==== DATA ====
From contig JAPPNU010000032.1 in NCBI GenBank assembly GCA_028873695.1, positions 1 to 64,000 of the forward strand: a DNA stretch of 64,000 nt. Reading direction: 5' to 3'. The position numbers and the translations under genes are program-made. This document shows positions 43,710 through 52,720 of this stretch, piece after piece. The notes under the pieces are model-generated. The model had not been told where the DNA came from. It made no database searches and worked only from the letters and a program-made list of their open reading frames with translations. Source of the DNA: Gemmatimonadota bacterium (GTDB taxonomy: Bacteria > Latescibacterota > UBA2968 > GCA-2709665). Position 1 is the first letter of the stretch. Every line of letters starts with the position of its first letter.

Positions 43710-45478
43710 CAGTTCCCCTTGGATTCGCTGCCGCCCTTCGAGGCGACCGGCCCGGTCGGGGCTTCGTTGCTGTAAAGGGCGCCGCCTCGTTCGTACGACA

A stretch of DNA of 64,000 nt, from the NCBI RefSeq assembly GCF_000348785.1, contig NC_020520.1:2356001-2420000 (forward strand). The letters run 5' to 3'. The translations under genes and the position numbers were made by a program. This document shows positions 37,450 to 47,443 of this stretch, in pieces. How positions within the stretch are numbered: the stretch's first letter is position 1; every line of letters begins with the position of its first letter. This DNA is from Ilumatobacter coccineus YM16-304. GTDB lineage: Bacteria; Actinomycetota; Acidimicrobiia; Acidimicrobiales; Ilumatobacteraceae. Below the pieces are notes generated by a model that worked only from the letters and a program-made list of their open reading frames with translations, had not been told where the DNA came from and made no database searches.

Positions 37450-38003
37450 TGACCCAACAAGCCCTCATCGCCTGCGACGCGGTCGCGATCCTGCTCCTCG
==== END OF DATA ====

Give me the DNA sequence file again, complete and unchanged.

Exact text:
From contig JAPPNU010000032.1 in NCBI GenBank assembly GCA_028873695.1, positions 1 to 64,000 of the forward strand: a DNA stretch of 64,000 nt. Reading direction: 5' to 3'. The position numbers and the translations under genes are program-made. This document shows positions 43,710 through 52,720 of this stretch, piece after piece. The notes under the pieces are model-generated. The model had not been told where the DNA came from. It made no database searches and worked only from the letters and a program-made list of their open reading frames with translations. Source of the DNA: Gemmatimonadota bacterium (GTDB taxonomy: Bacteria > Latescibacterota > UBA2968 > GCA-2709665). Position 1 is the first letter of the stretch. Every line of letters starts with the position of its first letter.

Positions 43710-45478
43710 CAGTTCCCCTTGGATTCGCTGCCGCCCTTCGAGGCGACCGGCCCGGTCGGGGCTTCGTTGCTGTAAAGGGCGCCGCCTCGTTCGTACGACA

A stretch of DNA of 64,000 nt, from the NCBI RefSeq assembly GCF_000348785.1, contig NC_020520.1:2356001-2420000 (forward strand). The letters run 5' to 3'. The translations under genes and the position numbers were made by a program. This document shows positions 37,450 to 47,443 of this stretch, in pieces. How positions within the stretch are numbered: the stretch's first letter is position 1; every line of letters begins with the position of its first letter. This DNA is from Ilumatobacter coccineus YM16-304. GTDB lineage: Bacteria; Actinomycetota; Acidimicrobiia; Acidimicrobiales; Ilumatobacteraceae. Below the pieces are notes generated by a model that worked only from the letters and a program-made list of their open reading frames with translations, had not been told where the DNA came from and made no database searches.

Positions 37450-38003
37450 TGACCCAACAAGCCCTCATCGCCTGCGACGCGGTCGCGATCCTGCTCCTCG